Thursday, July 02, 2009

Belated Reviews

For a few weeks, I'd been on vacation with my gal and her family. During that time we went to Washington DC where I was able to devote a couple of days to doing research on copyrights of the various comic book companies in the 1930s, 40s, and 50s. My main goal was to look into the issues surrounding Quality Comics as well as Fawcett. The first draft of an article about my findings are up at my site if you aren't a regular reader there. I plan on revising it some in the near future to expand on the Fawcett and Charlton information as well as including Magazine Enterprises. Though I can tell you now, in a nutshell, none of their comics were renewed.

Like so many people, I went and saw the Transformers movie. Luckily it was a matinee. On one hand it looked pretty good. John Turturro is always fun to watch on the screen. The humor in places just went on too long (the mom eating a hash brownie was a needless scene as it serves no purpose) but for the most part didn't offend me as much as other viewers. Part of me is willing to accept this is a movie based on toys and about giant fighting robots and so is solidly aimed kids and teenagers. There's going to be a lotta sophomoric material. I can accept that. However, that's no excuse to deliver a movie whose whole plot hinges on a plot hole so that it doesn't make a lick of sense. Your average Scooby Doo cartoon has tighter plotting and structure. Factor in things like going out the back door of the Aerospace museum in DC shows an airplane graveyard with MOUNTAINS in the background. Then there are just scenes that threw me completely out of the movie moments apart: giant robot holds car in air with hero hanging on outside for dear life, girlfriend and roommate inside said car. Car is dropped from somewhere between 20 to 50 feet to the ground yet it hits the ground with all the force of dropping 5 feet. Hero is somehow now inside the car, front airbags go off and everyone gets out of the car with no trouble (even the roommate in the backseat). Then the hero is picked up, flung through the air twenty feet across the room and lands on his back onto a solid concrete floor with a huge metal bolt sticking up. It hurts him for about 2 minutes, but these two incidents back to back should pretty much completely incapacitate him for the rest of the movie if not for life. Which wouldn't have bothered me too much. Each of the Transporter movies have at least one scene that completely violates any semblance of realism it has going for it. But, when you factor in that the whole movie is this level of stupidity and attention to detail... I've seen a lot of bad movies in my life, but none that are so blatant in just plain laziness at actually trying to tell a story.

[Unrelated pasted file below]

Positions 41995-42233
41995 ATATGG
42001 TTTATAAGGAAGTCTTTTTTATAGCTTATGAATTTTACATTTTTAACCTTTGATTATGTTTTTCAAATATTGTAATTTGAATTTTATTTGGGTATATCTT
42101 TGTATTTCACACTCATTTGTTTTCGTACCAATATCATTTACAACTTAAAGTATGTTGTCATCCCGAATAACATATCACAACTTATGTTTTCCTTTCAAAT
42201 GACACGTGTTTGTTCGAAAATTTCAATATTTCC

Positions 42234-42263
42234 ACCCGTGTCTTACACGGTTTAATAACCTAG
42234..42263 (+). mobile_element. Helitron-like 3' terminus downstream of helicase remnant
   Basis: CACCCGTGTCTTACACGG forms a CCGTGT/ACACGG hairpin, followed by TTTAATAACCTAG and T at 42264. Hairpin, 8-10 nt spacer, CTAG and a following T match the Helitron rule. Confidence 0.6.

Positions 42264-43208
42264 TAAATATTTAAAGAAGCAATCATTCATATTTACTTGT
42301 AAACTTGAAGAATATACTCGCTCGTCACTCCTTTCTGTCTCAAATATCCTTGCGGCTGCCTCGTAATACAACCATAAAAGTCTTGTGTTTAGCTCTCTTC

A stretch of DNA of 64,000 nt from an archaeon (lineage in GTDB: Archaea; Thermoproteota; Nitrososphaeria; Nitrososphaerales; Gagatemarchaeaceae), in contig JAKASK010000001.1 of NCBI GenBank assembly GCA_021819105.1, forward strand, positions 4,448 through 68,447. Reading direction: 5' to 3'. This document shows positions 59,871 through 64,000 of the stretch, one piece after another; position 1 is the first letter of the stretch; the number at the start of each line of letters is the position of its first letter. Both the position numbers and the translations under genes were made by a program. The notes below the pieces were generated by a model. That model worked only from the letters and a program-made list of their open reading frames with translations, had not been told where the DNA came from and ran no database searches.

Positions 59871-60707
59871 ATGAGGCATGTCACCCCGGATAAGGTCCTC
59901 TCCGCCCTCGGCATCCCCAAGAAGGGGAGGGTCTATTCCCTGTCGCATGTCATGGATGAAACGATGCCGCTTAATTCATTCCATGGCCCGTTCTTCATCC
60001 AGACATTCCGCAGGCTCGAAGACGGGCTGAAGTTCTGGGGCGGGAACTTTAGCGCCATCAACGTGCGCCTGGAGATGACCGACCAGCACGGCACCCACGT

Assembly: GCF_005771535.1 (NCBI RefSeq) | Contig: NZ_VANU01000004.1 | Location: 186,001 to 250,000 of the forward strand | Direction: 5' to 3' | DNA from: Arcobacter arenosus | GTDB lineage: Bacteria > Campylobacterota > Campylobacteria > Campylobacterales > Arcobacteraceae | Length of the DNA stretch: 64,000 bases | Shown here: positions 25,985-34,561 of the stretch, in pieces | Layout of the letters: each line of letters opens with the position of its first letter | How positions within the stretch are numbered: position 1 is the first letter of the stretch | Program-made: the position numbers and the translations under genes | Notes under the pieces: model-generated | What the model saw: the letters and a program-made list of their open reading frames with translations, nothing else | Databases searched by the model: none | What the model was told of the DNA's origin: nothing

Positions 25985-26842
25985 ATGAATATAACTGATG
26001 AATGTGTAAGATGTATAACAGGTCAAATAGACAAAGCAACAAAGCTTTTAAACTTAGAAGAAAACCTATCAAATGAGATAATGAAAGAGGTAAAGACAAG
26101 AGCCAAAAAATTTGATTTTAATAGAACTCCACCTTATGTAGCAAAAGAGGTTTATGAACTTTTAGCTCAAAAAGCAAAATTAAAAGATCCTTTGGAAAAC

Quite a few mini-series have wrapped up featuring various GA characters which makes for an optimum time to look back on them.